Managing component obsolescence in medical devices
Regulations & Standards
The consumer electronics industry has embraced obsolescence as a way of increasing profits. Smartphones, laptops, and media players are designed to fail, central to this is the rechargeable battery. Many manufacturers now seal the battery into the device, so rather than simply swapping the lithium-ion (Li-ion) battery when it reaches its end of life, users are strong-armed into buying a new product. However, when it comes to medical devices obsolescence on such a large scale is unacceptable.
The consumer market seems to have accepted that planned obsolescence, or planned failure, is simply a fact of modern life. In the field of medical technology, however, the idea of having to replace a costly device because the battery, for example, is suddenly obsolete after less than two years would cause uproar.
Obsolescence is inevitable to some degree, especially as technology is constantly changing
Of course, obsolescence is inevitable to some degree, especially as technology is constantly changing and adapting to consumer expectations and medical innovations. Battery technology in particular is constantly in the headlines as cell manufacturers attempt to keep pace with the needs of consumer devices leaving medical device OEMs with limited options.
The development of healthcare devices is becoming increasingly holistic and system-led, no longer operating in silos. This means that component obsolescence has a much deeper impact, as the entire system has to be taken into consideration when replacing a part to ensure stringent requirements and regulations continue to be met. The demand for these smarter devices, that still need to provide a return on investment (ROI) with a long product development lifecycle (PDLC), is forcing medical device original equipment manufacturers (OEMs) to take a long hard look at component obsolescence management.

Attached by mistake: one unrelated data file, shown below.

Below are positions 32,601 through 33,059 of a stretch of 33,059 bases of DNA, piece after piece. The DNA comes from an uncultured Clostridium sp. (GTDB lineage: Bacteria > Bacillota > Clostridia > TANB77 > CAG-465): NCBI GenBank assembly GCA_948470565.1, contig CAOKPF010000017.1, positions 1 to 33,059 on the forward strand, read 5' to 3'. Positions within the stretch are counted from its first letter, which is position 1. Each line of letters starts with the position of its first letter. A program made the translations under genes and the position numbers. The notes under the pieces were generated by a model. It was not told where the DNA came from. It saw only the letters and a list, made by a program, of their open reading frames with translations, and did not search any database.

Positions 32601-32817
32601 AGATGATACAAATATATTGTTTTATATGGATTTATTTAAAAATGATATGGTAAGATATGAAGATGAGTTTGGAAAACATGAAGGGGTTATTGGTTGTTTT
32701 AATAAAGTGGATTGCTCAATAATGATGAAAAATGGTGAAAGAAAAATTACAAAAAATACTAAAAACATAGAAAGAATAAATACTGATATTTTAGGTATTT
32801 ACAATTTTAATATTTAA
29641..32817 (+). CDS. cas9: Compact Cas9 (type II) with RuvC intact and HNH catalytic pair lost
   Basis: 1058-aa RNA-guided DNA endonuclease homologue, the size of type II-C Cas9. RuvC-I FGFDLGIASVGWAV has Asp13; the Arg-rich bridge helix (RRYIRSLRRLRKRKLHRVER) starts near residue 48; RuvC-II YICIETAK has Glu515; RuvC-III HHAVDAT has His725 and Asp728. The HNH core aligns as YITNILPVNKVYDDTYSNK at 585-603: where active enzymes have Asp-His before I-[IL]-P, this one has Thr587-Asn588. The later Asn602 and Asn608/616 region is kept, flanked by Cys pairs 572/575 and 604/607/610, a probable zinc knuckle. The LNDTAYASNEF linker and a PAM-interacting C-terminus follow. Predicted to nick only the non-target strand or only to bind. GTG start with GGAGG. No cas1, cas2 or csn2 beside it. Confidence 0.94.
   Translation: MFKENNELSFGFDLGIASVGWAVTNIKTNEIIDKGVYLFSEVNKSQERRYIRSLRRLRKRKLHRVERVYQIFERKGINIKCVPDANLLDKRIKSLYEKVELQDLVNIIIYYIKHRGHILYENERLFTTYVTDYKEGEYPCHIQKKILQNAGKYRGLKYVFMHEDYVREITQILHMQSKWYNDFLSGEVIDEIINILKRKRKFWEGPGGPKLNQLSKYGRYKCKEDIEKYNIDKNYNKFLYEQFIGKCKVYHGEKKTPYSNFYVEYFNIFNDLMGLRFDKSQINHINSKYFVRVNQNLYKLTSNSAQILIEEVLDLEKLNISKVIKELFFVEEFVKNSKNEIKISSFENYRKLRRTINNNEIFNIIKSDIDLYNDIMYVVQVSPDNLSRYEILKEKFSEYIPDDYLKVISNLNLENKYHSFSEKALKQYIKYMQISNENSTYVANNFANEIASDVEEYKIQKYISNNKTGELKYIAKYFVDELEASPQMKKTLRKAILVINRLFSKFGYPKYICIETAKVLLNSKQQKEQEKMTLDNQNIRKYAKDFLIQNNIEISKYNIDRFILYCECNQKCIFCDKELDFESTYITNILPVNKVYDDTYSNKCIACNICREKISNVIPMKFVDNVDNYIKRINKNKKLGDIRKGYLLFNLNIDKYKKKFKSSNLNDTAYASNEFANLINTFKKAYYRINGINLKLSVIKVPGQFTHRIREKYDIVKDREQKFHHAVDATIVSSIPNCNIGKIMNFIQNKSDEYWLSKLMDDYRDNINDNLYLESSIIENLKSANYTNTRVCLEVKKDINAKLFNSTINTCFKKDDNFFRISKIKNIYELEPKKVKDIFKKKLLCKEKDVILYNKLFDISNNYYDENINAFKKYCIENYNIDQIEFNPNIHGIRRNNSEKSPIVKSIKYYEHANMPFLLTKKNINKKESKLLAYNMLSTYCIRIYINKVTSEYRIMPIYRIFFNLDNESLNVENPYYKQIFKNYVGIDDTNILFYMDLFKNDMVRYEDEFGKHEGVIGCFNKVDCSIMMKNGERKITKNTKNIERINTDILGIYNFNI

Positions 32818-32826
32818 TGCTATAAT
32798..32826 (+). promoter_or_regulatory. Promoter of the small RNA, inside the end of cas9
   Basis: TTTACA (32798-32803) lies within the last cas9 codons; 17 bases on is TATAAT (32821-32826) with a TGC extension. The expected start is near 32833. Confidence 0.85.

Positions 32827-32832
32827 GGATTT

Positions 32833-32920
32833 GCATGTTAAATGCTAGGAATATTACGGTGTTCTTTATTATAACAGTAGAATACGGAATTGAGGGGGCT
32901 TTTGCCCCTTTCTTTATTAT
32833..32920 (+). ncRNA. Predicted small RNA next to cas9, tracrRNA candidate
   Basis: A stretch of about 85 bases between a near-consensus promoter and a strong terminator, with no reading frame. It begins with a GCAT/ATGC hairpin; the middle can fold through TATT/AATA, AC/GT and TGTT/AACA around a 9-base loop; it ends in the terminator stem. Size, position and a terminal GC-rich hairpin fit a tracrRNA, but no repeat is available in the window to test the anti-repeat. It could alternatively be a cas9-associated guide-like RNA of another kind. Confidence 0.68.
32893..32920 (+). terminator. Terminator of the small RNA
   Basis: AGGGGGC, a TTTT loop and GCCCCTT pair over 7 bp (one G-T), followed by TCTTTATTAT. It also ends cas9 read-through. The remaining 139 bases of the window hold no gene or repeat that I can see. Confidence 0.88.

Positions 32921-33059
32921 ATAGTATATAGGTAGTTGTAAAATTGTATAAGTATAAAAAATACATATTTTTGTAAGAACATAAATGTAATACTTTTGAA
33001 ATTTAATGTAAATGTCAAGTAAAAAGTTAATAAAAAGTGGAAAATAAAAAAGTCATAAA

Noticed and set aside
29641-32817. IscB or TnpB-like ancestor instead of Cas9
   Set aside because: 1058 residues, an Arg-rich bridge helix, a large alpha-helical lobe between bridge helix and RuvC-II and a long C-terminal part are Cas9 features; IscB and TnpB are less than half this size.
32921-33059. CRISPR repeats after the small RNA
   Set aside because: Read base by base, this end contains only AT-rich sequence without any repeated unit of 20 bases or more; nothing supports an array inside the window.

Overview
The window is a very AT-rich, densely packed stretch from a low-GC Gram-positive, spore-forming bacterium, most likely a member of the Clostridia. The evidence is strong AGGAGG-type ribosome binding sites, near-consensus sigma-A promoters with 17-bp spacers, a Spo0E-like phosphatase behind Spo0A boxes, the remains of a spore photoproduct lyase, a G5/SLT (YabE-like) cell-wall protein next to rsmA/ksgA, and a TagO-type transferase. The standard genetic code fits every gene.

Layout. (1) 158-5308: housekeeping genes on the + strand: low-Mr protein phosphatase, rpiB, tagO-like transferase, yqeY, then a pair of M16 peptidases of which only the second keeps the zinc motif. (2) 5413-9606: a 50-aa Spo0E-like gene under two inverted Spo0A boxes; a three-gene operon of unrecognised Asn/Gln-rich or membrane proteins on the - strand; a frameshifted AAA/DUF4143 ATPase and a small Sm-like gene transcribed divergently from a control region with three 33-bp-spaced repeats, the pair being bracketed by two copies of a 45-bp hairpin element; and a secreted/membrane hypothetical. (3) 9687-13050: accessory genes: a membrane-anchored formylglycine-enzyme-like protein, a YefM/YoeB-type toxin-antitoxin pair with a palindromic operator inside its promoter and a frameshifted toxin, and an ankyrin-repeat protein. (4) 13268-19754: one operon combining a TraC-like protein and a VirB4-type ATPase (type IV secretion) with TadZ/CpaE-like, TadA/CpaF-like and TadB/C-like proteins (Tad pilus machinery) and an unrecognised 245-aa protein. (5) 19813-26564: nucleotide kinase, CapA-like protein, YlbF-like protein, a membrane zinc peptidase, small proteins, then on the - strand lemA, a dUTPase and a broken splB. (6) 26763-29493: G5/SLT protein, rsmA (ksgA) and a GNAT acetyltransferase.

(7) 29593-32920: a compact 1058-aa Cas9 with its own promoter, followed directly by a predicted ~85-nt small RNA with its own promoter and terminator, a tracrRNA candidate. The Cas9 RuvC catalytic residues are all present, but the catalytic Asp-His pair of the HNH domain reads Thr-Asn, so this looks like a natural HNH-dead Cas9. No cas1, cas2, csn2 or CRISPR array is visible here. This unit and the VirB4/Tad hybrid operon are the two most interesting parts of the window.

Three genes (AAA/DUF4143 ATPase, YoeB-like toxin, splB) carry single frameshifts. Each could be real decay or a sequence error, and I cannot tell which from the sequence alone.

Where do OEMs invest their time and expertise?
This raises a quandary, where do OEMs invest their time and expertise? Should they take engineers away from research and development of revolutionary devices to focus on obsolescence solutions? It’s not an easy choice to make.
Medical technology (medtech) OEMs are having to focus on maintaining devices rather than replacing them, and so being aware of when and where issues may arise during a device’s lifespan is vital unlike, for example, a smartphone. Reliance on a supply chain that was primarily developed for an industry that changes more rapidly than the relatively slow-paced medical sector will cause problems.
Battery cell manufacturers can often fall into this category. International, commercial cell manufacturers often design battery cells with their own consumer device divisions in mind. When these devices evolve and place different demands on batteries, the cells will be discontinued and replaced with different models. Medical devices need to be able to rely on a continuous supply of the same battery type for an average lifespan of around ten years, so they need to be able to count on their supplier.
Good cell selection means the battery will be available for the life of the device
Involvement by a battery integrator in the early stages of a device’s design allows the battery to be tailored to meet the electronic device’s specific requirements. This can also ensure the battery includes cells which are available from multiple vendors, have longevity and meet all regulatory safety requirements. Good cell selection means the battery will be available for the life of the device whilst a poor choice can mean successive redesigns throughout the product lifecycle.
Planned obsolescence management doesn’t have to mean you plan to fail. Working with component providers that are committed to helping manage future obsolescence will allow medical device OEMs to focus on developing new technology rather than investing valuable resources on extensive obsolescence programs.